- Section 14 of the Event Entry Form: Engaging in tactics which would disrupt or delay the events.
Olson and the team filed a protest of the penalties with INDYCAR on July 5. Per Rule 13.1, an appeal may be initiated by 5 p.m. EDT of the second business day following the release of the protest decision.
The problem with the whole allegation is that apparently at no time does INDYCAR bring any evidence of the team “encouraging others to breach contracts”. This shades the entire affair with an ugly guilty-until-proven-innocent tone. O2 Racing Technology released their statement late this afternoon which states that not only did the league fail to provide evidence of wrongdoing, but that letters of support from other team owners testifying that no encouragement was given were submitted in vain.
O2 RACING TECHNOLOGY RESPONSE TO SUSPENSION BEING UPHELD
The INDYCAR Race Director Tony Cotman today upheld the penalty and suspension of O2 Racing Technology and team owner, Mark Olson. In the penalty (authored and assessed by Roger Bailey, Executive Director of Firestone Indy Lights), INDYCAR claimed, “… you encouraged team owners to boycott the [Milwaukee] event …”. This allegation against Olson was simply false, leading to an appeal by O2 Racing Technology and Olson of the penalty and a hearing held by INDYCAR on July 14, 2011.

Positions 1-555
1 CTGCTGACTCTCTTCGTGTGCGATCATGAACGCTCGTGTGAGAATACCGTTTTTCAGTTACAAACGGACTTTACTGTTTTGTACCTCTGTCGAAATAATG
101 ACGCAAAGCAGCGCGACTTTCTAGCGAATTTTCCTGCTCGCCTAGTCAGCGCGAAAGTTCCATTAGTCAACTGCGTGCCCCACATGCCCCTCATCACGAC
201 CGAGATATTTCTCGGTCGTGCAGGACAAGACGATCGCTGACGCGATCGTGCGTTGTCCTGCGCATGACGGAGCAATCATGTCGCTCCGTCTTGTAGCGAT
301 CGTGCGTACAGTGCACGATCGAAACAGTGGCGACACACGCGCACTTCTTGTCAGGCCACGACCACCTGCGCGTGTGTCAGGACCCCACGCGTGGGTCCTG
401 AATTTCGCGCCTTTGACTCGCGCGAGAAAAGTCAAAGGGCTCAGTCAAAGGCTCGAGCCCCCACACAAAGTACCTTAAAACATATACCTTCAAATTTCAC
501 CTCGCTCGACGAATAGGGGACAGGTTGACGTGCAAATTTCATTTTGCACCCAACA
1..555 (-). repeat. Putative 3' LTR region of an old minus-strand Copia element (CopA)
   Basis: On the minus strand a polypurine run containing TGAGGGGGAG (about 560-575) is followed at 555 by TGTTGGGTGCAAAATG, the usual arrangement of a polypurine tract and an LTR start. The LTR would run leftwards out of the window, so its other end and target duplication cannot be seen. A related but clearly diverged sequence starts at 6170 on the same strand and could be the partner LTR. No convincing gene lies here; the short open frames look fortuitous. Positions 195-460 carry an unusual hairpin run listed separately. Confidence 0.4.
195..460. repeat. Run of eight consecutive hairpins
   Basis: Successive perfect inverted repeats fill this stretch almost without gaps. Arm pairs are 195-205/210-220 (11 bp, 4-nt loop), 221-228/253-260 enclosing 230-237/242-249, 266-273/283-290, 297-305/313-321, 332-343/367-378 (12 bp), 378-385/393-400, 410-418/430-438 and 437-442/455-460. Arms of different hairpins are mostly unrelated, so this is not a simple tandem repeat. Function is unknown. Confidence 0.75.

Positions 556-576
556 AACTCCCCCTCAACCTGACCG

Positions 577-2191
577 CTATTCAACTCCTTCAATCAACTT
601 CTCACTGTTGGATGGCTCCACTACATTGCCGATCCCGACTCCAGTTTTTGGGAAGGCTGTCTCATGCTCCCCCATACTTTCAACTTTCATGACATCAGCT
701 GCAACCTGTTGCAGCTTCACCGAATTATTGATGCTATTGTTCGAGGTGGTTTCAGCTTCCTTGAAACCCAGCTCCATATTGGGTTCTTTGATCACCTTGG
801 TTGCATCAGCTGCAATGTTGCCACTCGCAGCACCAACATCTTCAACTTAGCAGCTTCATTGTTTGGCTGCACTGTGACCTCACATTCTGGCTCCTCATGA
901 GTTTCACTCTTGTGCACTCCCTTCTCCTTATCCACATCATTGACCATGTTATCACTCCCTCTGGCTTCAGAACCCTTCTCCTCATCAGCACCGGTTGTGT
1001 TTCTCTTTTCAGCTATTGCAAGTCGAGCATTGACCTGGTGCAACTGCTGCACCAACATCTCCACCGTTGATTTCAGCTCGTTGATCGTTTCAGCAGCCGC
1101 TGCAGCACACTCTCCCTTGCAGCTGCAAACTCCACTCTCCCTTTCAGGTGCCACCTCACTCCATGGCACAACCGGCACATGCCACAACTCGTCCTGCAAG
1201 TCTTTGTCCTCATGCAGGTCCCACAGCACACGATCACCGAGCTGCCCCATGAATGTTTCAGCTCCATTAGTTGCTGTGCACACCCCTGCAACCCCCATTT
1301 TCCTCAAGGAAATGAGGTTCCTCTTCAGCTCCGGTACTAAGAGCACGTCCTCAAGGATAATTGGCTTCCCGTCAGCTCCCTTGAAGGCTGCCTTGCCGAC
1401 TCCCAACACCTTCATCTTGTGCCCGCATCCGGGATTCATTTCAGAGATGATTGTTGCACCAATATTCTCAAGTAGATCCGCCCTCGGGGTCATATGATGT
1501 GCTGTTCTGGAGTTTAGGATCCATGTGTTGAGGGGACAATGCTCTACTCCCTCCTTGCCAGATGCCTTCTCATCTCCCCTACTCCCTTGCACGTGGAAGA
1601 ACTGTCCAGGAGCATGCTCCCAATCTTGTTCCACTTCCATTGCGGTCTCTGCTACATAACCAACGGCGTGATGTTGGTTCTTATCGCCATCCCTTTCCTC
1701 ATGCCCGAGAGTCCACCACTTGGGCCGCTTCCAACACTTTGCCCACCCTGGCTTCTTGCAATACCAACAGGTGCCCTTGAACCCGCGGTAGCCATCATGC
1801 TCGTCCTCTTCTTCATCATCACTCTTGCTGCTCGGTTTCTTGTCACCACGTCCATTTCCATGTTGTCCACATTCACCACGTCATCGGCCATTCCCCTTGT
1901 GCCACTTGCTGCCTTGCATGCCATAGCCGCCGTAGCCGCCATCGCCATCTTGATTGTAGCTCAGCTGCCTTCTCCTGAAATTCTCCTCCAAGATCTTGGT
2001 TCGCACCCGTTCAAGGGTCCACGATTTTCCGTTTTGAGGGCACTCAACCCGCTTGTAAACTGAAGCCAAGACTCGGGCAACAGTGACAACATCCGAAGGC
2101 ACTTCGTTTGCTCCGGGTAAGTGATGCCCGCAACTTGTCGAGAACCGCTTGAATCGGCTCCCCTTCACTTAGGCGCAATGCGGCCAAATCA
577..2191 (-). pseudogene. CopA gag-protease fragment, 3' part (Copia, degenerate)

At the hearing, INDYCAR admitted that it had conducted an investigation that failed to find a single person who claimed to have been encouraged to boycott the Milwaukee event by Olson. However, INDYCAR maintained that the burden rested on Olson to prove a negative, i.e., that Olson did not encourage a boycott. Despite Olson’s testimony to his innocence and personal team owner letters supporting Olson’s position, INDYCAR denied the appeal and ruled that there was insufficient evidence to reverse the penalty and suspension.
Mark Olson states, “I am very disappointed with the outcome of the protest, and I strongly disagree with the ruling. The penalty notice accusations are simply untrue. After yesterday’s hearing, I’m more convinced than ever that INDYCAR knew that the accusations are untrue. I don’t understand why they won’t just admit their mistake and attempt to undo the damage done not only to me personally, but also to the O2 Racing team and its sponsors and supporters.”
This is certainly a dark time for the league’s officiating staff with allegations both in Firestone Indy Lights and in the IZOD IndyCar Series of favouritism. This certainly isn’t anything new to professional sports. We always claim the ref is on the other teams payroll when calls go against our team, but the problem with the INDYCAR situation is that much of all this is happening behind closed doors and it simply feeds the conspiracy and gives legs to the allegations leveled by many.
As you know, we talked with Will Phillips at Iowa, and got some better insight into the matter. We know that the league is becoming more open to the teams themselves regarding infractions and penalties, but unfortunately, those of us in the public are still left on the outside looking in, wondering what mischief may be afoot. If INDYCAR is to escape the appearance of playing favourites, it needs to open up its officiating to public scrutiny and soon!